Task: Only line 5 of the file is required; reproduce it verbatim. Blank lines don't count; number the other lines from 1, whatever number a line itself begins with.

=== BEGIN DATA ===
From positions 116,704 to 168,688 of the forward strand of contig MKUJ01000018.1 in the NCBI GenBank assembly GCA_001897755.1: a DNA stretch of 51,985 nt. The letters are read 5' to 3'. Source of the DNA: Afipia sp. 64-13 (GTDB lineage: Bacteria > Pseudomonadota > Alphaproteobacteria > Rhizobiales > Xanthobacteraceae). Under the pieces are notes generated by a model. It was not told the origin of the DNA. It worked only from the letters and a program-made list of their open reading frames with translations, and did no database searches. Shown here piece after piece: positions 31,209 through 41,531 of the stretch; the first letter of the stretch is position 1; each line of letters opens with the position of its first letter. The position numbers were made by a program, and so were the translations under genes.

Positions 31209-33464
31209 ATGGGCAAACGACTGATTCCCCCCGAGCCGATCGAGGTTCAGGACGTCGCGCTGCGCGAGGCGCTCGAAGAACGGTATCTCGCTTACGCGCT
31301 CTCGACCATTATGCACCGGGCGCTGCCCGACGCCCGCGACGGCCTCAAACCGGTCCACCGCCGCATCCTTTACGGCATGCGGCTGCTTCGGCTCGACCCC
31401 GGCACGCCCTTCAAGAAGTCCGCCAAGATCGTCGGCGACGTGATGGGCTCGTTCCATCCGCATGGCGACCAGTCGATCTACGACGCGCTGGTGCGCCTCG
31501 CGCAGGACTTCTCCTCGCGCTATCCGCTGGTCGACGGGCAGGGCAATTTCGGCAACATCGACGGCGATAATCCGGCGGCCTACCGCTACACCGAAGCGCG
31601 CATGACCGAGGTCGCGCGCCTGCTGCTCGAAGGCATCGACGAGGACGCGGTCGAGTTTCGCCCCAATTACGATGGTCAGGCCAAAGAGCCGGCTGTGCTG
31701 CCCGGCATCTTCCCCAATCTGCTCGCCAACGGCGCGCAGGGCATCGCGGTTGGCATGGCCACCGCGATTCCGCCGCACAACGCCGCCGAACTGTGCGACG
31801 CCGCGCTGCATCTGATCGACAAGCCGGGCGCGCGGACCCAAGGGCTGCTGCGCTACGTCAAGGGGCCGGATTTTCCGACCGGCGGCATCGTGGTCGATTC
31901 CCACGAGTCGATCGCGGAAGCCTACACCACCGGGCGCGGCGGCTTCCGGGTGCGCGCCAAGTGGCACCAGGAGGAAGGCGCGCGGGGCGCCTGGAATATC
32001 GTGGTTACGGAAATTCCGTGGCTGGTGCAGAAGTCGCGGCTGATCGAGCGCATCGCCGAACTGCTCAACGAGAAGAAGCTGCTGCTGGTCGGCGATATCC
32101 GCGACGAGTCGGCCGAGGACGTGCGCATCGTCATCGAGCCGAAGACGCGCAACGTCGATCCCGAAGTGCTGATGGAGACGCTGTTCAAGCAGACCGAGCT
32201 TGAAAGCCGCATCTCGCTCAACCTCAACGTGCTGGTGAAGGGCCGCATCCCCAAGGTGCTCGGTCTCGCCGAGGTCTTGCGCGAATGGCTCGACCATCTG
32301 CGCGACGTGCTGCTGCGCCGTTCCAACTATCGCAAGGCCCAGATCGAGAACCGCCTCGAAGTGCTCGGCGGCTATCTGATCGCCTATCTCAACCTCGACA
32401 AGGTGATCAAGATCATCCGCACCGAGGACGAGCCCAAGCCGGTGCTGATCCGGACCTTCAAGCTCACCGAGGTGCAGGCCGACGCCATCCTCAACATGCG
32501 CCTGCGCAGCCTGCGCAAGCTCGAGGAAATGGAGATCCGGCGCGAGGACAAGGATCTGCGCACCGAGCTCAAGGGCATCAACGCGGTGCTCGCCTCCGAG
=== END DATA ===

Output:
31401 GGCACGCCCTTCAAGAAGTCCGCCAAGATCGTCGGCGACGTGATGGGCTCGTTCCATCCGCATGGCGACCAGTCGATCTACGACGCGCTGGTGCGCCTCG